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Fans have every right to judge a fight before it happens

Dana White is big on telling people not to judge fights before they happen. He repeated this line at the UFC on FOX 4 press conference Thursday. And in a way, he’s right. We’ve seen countless examples of suck-ass fights on paper that turned out to be awesome. So in that sense – the actual quality of the fight – he makes a strong point. But what fans are mostly judging is the credibility of the main fights.

With Shogun Rua vs Brandon Vera, fans were right to call bullshit at the idea of it being a number-one contender fight. It had nothing to do with the quality of the scrap. It had everything to do with it being a main event with title implications. But, considering that it is, in fact, all about the benjamins, and this being a free card and all, the complaining should be kept in focus.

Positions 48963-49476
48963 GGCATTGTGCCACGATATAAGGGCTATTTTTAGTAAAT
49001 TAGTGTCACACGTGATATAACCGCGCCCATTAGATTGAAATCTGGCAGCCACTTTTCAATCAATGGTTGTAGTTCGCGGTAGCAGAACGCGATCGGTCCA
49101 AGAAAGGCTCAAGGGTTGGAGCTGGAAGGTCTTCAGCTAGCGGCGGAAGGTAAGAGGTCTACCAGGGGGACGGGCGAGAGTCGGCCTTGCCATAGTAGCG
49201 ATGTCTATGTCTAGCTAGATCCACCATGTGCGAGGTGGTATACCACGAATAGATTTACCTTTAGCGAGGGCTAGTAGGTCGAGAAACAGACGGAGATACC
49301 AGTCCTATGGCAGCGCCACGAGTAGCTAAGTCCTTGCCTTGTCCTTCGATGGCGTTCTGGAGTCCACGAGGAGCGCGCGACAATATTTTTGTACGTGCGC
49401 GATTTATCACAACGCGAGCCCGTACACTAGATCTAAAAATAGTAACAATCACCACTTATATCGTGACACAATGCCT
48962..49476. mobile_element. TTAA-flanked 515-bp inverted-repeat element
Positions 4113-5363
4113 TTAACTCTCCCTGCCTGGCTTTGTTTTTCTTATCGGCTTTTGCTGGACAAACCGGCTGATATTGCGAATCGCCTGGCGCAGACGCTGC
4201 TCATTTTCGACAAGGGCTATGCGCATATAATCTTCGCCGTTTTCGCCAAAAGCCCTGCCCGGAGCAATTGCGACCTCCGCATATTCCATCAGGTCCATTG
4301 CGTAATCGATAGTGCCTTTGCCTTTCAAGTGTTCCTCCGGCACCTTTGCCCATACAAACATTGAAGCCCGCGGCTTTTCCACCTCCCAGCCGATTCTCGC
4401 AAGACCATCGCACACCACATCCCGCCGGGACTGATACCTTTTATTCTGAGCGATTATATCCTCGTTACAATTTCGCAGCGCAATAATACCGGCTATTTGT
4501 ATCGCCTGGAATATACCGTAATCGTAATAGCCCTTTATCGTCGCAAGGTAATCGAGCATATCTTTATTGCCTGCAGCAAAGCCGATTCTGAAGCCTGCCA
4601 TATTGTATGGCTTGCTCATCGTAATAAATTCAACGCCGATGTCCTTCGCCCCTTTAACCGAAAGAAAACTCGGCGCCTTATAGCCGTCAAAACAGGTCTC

When there are greenbacks at stake, however, such as with the disasters of UFC’s 147 and 149, fans not only have the right to complain, they have a God-given mandate. As consumers we judge every purchase we make, as we should. We may require some necessities, but that shiny new sit-in ass massager is a mighty tempting buy. So we make a judgment call based on sound economic fundamentals. We buy the ass massager, of course.

As with any pay per view, it’s about making the same choice. Is that $50 better spent watching an unnecessary rematch between Rich Franklin and Wanderlei Silva at a catchweight with no title subtext whatsoever, or should we hold out for the Anderson Silva/Chael Sonnen rematch we’ve been dying to see for two years? Well, the fans spoke, they screamed, hell they jumped up on their rooftops and chucked moons. UFC 147 did 140,000 PPV buys, while 148 hit the million mark. It seems the concept of choice is alive and well.

Judging people may be wrong, but judging entertainment is as right as it gets, especially if you’re shelling out your hard-earned bucks for it.

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